Coping With Chronic Pain

Scout Kendrick, MD

When Is It Time To Refer?

Pain can be a survival trait, warning us of imminent danger or the need to seek help. It can be a vital sign providing clues in diagnosing an acute illness or injury. But when it lingers too long without adequate treatment, pain can become the problem.

The neuroplasticity of the brain and nervous system is what creates body memory. It allows us to learn to tie our shoes without thinking about it. It’s how budding tennis prodigies and young violinists improve with practice.

As one observer put it, “neurons that fire together, wire together” to form neural connections. Pain that persists too long can form pathways for chronic pain that may continue long after the initial cause of symptoms is gone.

Physicians are accustomed to treating the acute pain that comes with an injury, illness or procedure. When that pain doesn’t resolve as expected, it may be time to consider contacting a pain specialist for an evaluation

“Better early treatment usually helps us achieve better outcomes,” Scott Kendrick, MD, of Southside Pain Specialists, said. “If a patient isn’t responding to early treatment, if the pain is greater than expected, or if it lingers too long, an evaluation can help to clarify what is going on and what type of interventions may bring relief.”

More Americans suffer from chronic pain than from diabetes, heart disease and cancer combined. Medical economists from Johns Hopkins have estimated that the annual cost of medical care for pain in the United States is as much as $635 billion. There is also the cost of lost productivity and wages, lost quality of life, and sometimes the loss of life itself when unrelenting pain leads to organ damage from too much self medicating or an overdose.

”We see two types of pain,” Kendrick said. “Sometimes there are verifiable, objective findings that correlate with the pain patients are reporting, or nociceptive pain. In other cases, the source of the pain may not show up in tests, but that doesn’t mean it isn’t there. It can be neuropathic pain from nerve injury, diabetic neuropathy, or something developing through a neuropathic process. There are also mixed conditions, complex regional pain syndrome, failed back surgery syndrome, and other disorders.”

All patients who come to Kendrick and his colleagues are referred by their physician. The most common complaint is low back pain. However others seek help with discomfort from other pain sites such as the neck, knee, hip or spine.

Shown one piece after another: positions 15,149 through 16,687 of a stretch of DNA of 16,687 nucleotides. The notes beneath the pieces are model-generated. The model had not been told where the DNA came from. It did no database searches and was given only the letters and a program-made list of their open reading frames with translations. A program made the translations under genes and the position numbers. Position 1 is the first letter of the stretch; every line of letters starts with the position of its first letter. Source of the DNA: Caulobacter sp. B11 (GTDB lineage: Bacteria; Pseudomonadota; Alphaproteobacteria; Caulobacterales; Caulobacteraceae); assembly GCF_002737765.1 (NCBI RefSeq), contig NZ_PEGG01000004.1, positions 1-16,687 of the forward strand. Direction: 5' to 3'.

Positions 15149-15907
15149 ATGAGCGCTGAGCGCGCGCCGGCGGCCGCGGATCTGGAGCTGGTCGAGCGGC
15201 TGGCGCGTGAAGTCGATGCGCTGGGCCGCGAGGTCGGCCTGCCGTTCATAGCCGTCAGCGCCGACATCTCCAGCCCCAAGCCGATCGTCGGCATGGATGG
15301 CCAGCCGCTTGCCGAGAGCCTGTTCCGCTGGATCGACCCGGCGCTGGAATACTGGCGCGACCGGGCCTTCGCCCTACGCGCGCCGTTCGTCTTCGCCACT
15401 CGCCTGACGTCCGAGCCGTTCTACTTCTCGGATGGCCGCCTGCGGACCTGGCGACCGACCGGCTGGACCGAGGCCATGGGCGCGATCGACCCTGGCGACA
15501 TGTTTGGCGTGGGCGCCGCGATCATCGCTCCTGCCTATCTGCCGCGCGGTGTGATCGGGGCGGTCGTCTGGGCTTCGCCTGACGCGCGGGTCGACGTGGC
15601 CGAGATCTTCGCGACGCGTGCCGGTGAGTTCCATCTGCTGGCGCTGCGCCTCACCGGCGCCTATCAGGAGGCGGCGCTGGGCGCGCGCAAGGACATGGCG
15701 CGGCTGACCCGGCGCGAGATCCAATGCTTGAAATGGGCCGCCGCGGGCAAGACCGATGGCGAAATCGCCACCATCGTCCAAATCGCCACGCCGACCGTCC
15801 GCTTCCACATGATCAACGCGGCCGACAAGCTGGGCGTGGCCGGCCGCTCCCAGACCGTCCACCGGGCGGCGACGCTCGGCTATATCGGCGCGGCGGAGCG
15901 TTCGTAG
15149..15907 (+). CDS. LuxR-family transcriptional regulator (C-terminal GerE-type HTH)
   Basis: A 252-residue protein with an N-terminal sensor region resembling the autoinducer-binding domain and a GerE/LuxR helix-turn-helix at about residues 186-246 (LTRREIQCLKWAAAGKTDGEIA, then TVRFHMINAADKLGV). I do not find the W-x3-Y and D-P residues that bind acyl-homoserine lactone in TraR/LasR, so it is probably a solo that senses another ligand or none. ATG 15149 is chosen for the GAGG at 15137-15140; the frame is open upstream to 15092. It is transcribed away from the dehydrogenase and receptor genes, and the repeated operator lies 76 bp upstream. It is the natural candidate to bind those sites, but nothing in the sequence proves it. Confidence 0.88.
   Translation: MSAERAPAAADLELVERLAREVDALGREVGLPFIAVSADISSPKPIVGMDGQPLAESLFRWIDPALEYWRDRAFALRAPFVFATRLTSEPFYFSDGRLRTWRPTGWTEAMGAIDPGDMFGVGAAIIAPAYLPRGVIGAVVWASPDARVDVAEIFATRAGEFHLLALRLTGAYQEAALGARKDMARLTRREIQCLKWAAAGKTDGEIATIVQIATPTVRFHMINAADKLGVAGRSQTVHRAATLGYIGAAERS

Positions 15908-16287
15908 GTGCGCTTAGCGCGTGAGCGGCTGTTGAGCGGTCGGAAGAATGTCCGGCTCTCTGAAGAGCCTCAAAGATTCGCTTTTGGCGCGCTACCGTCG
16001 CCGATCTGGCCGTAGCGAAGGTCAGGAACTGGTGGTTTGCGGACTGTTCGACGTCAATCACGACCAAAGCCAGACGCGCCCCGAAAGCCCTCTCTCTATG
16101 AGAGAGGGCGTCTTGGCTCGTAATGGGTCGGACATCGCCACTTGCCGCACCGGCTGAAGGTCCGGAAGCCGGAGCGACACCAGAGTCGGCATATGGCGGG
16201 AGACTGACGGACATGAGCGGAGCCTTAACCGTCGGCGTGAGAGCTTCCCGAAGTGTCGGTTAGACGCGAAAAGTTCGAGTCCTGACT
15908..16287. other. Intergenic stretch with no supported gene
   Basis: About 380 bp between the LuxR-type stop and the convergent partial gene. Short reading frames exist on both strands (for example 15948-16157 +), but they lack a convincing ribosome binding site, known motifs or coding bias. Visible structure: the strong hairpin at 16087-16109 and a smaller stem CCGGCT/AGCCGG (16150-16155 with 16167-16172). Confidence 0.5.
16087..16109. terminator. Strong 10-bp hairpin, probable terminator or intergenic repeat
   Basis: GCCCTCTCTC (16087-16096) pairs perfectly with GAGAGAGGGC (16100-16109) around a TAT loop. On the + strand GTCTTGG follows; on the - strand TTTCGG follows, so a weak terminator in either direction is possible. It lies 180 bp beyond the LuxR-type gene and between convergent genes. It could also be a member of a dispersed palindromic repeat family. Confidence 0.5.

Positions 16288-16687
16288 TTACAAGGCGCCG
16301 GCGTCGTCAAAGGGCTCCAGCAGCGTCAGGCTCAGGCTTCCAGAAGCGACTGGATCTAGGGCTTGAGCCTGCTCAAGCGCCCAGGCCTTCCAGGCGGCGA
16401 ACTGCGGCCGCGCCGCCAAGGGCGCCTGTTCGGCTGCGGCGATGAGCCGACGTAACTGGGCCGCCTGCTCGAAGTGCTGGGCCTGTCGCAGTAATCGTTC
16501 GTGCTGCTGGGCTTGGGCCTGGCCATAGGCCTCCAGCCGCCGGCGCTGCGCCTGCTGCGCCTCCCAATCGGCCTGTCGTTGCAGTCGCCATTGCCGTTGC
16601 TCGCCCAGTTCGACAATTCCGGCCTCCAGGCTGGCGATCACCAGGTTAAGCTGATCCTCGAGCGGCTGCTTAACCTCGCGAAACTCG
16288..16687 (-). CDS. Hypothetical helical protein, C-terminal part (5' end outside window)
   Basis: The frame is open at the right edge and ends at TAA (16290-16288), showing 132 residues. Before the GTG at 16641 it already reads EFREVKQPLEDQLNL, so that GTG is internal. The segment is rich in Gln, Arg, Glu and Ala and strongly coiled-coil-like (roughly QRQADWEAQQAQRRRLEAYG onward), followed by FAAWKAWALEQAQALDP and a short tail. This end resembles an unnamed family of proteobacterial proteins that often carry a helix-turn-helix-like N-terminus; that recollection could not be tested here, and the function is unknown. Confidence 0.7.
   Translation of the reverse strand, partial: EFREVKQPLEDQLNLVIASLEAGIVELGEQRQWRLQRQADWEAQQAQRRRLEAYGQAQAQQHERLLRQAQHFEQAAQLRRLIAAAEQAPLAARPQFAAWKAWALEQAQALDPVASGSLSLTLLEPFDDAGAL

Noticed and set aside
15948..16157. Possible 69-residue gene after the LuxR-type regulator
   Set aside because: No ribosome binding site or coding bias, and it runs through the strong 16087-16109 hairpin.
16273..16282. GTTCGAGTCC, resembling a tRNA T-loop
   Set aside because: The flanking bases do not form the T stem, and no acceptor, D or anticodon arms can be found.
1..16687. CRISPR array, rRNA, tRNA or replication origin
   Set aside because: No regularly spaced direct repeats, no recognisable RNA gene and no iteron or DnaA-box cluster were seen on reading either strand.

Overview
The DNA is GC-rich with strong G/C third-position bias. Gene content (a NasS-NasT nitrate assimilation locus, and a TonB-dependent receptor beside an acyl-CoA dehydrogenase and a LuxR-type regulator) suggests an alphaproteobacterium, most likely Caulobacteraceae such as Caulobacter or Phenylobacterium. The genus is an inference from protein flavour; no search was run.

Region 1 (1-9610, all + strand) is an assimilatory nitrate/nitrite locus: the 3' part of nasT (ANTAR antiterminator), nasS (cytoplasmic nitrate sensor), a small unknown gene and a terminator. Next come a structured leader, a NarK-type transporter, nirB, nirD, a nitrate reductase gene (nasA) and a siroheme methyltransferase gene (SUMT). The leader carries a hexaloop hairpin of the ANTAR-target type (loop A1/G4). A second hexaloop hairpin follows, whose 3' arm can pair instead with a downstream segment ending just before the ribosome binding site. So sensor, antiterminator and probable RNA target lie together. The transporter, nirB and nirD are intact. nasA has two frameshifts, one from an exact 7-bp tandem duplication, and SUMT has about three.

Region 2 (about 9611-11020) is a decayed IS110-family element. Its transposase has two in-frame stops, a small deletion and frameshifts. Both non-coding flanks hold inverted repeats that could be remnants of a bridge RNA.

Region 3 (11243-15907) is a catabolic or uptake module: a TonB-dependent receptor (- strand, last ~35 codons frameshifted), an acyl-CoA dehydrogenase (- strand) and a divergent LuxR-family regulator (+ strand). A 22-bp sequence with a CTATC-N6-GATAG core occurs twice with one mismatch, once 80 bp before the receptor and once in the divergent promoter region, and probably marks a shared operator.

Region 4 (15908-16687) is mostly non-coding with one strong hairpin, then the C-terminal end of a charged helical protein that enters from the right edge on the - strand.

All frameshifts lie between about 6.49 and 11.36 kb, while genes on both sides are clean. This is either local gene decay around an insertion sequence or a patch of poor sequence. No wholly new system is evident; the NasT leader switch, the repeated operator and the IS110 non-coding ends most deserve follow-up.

“We treat the whole patient with a multimodal approach that may include a combination of medications, blocks, physical therapy, psychological support and help with coping strategies,” Kendrick said. “All pain is impacted by psychology and is higher when the patient is under stress or dealing with any source of anxiety. We rely on consulting psychologists, rheumatologists, surgeons and other medical professionals available to help as needed.”

Medications are selected in a combination and tailored to the patient. These include opioid and non-opioid adjunctive medications.

“Opiates are not always appropriate for every pain condition or patient. Often it will respond to the right combination of other medications,” Kendrick said. “Physical therapy, gradual conditioning and in some cases targeted procedures may be part of the treatment plan.”

When it hurts to move, there can be a tendency to inactivity to avoid pain. That leads to deconditioning and more pain, which may limit range of motion and make achieving optimal recovery more difficult. Rebuilding strength and flexibility can often be an important part of improving function and reducing discomfort.

“Depending on the type of pain and where it’s coming from, a range of procedures can be performed to ease the discomfort,” Kendrick said. “We can do epidural injections into the spine and inject joints and trigger points. For more refractory pain, we can perform neuroablation or spinal cord stimulation to interfere or decrease the transmission of pain impulses.”

In most cases, with a clear diagnosis and a treatment plan tailored to the patient, pain management can bring significant relief.

“Chronic pain tends to come in cycles of improvement and exacerbation,” Kendrick said. “We’re here to help patients feel better and get past those flares. We follow progress regularly and monitor improvement. Our goal is to help them improve function and enjoy a better quality of life.”


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